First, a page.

Sunday, March 14, 2010

Nesbø on news

The profession of which I am a part has cropped up twice this weekend in my crime reading. First, Dan Waddell writes about the excesses of English tabloids and the non-action of Home Secretary Jack Straw in a notorious real-life murder case. (Jack Straw used to be my favorite political name until Philadelphia elected Michael Nutter mayor.)

Then Jo Nesbø's The Snowman offers an amusing swipe at newspapers' moral pretensions and a more probing examination of television. Here's the first, as reporters besiege Oslo police headquarters

"Mumbling among themselves that the police had to acknowledge their responsibility to keep the general public informed about such a serious, shocking and circulation-increasing matter."
Later Nesbø has protagonist Harry Hole appear on Norway's leading talk show to discuss the killer and turn the show into something like Harvey Pekar's appearances with David Letterman. That television manipulates truth and reduces everything to entertainment and morally neutral "content" goes without saying, though Nesbø says it well. What I like best, though, is that he captures that ghastly attraction of the insidious medium.

"`Jesus,' she heard the producer wheeze behind her. And then, `Jesus bloody Christ.' Oda just felt like howling. Howling with pleasure. Here, she thought. Here at the North Pole. We aren't where it happens. We are what happens."
© Peter Rozovsky 2010

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10 Comments:

Anonymous solo said...

Peter, I'm looking forward to reading your essays on Iceland and Sicily.

I don't know this Declan Burke fecker who has kept you from having a trifecta of large European islands to write about but I'd get on to Maxim about this interloper if I were you.

I haven't read any Nesbo yet but my feeling is that crime journalists too often allow themselves to be the uncritical mouthpieces of police forces.

I've just read Ken Bruen's Vixen. Where the phrase 'the ubiquitous baseball bat' was clearly meant the phrase 'the obsequious baseball bat' somehow slinked past the copy editor. Inadvertent it may have been but a definite improvement on the original. Of course, if you had been the copy editor I'm sure we would have been denied this felicitous mistake.

March 14, 2010  
Blogger Peter Rozovsky said...

That Declan Burke fecker knows his Ireland and his crime fiction and his Irish crime fiction, so I'll look forward to what he has to say.

Nesbø's main jabs are aimed elsewhere, but such jabs as he does take at journalists and their television counterparts aim more at the quest for the scoop than at their subservience to their sources. For that kind of criticism in crime fiction, you might try Stieg Larsson in The Girl With the Dragon Tattoo on financial journalists.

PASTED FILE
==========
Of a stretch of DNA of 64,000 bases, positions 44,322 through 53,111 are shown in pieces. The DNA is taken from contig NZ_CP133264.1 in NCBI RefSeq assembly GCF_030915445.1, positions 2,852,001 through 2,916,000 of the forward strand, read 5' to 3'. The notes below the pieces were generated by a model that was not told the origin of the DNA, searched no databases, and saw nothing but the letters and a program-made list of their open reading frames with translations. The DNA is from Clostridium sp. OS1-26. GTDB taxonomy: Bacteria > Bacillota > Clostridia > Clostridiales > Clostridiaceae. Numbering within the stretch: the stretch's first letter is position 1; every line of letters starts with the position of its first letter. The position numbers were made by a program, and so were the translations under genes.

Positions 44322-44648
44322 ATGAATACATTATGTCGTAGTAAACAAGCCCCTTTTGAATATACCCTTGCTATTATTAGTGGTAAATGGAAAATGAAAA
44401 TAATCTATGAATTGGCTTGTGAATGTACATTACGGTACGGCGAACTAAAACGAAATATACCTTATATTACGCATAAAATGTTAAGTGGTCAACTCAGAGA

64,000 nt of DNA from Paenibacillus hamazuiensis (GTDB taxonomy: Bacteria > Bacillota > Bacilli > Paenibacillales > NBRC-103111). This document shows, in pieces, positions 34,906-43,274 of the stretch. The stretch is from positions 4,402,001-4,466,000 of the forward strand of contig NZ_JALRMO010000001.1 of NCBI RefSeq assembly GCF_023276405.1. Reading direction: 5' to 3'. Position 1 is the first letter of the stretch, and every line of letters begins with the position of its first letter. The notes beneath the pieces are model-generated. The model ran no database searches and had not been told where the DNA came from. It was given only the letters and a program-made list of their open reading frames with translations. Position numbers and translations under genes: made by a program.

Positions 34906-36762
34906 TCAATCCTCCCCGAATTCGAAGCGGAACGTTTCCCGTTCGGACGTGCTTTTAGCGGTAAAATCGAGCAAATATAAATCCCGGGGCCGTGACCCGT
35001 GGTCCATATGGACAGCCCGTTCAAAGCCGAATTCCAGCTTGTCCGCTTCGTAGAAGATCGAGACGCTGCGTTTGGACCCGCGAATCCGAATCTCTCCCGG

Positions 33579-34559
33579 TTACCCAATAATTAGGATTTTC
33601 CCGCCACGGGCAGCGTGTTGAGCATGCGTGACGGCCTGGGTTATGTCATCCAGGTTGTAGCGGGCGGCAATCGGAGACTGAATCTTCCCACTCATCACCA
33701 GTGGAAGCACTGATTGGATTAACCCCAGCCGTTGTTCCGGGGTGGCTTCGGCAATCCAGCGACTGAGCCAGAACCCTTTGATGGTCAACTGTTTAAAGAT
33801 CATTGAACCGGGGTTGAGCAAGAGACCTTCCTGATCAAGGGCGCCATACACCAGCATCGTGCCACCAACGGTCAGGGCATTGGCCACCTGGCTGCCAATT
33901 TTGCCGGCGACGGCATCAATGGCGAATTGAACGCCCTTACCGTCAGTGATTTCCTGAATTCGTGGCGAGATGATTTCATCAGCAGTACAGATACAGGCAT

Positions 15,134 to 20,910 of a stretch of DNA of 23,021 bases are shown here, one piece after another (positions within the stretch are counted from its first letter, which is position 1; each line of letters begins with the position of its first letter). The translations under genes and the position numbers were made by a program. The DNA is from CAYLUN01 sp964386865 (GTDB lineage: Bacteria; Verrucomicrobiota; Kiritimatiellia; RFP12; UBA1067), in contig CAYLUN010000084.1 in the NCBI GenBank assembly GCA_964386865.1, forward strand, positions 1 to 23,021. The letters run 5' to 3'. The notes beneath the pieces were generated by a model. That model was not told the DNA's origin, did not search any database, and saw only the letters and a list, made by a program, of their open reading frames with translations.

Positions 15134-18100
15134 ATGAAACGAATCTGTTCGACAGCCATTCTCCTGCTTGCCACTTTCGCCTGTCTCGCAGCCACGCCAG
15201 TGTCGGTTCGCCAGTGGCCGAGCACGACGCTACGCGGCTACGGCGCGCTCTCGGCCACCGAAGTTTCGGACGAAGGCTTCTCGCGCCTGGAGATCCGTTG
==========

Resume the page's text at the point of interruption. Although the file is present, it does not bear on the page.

As for Bruen, you may know that I've enjoyed all the Brant-Roberts books, that I've called Bust one of the funniest crime novels ever written, and that I found Priest one of the most affecting experiences of my crime-reading life. That said, mistakes like the one you cited are rife in Bruen's books (though I like the associations conjured by "obsequious bat"). This leads me to suspect that copy-editing is not a priority with some of his publishers.

March 14, 2010  
Anonymous solo said...

Peter, that was a fascinating response. Thanks. I haven't read Larsson yet but I will rectify that as soon as possible.

March 14, 2010  
Blogger Peter Rozovsky said...

Solo, some time back I singled out a scathing passage about financial journalists from The Girl With the Dragon Tattoo.

March 14, 2010  
Blogger Michele Emrath said...

Just came over here from Murder is Everywhere--one of my favorite blogs. Glad I found yours so I can make it a weekly haunt!

I have been meaning to read Nesbo, but can't find 'The Leopard' anywhere in the US. Have you read it?

Michele
SouthernCityMysteries

March 15, 2010  
Blogger adrian mckinty said...

BTW lest we forget in all the bile directed at Jay Leno, David Letterman is a complete asshole as these interviews prove.

March 15, 2010  
Blogger Peter Rozovsky said...

I'd looked simply for a bit of background on Pekar's appearances on Letterman's show. Instead I found that incisive analysis of Letterman. The analysis is harsh but credible, and I'd say Pekar is worth reading even when he's not writing comics.

March 15, 2010  
Blogger adrian mckinty said...

Peter

I dont know if you do requests but I'd love to see an interview with the great Mr Pekar on DBB.

March 15, 2010  
Blogger Peter Rozovsky said...

If I could find a plausible connection to crime fiction, I'd interview him in a second. I'd want get a greater sense of the range of his writing first, though.

Years ago, I did write to him to ask about the possibility of writing an piece about him. He wrote back with a go-ahead, but I never wrote the article, though.

March 15, 2010  
Blogger Peter Rozovsky said...

Michele, I haven't read "The Leopard." I don't read Norwegian, and it has not yet been translated into English. It may have been translated into other languages. Five of Nesbo's novels had been translated into French before three had been translated into English, for example.

March 16, 2010  

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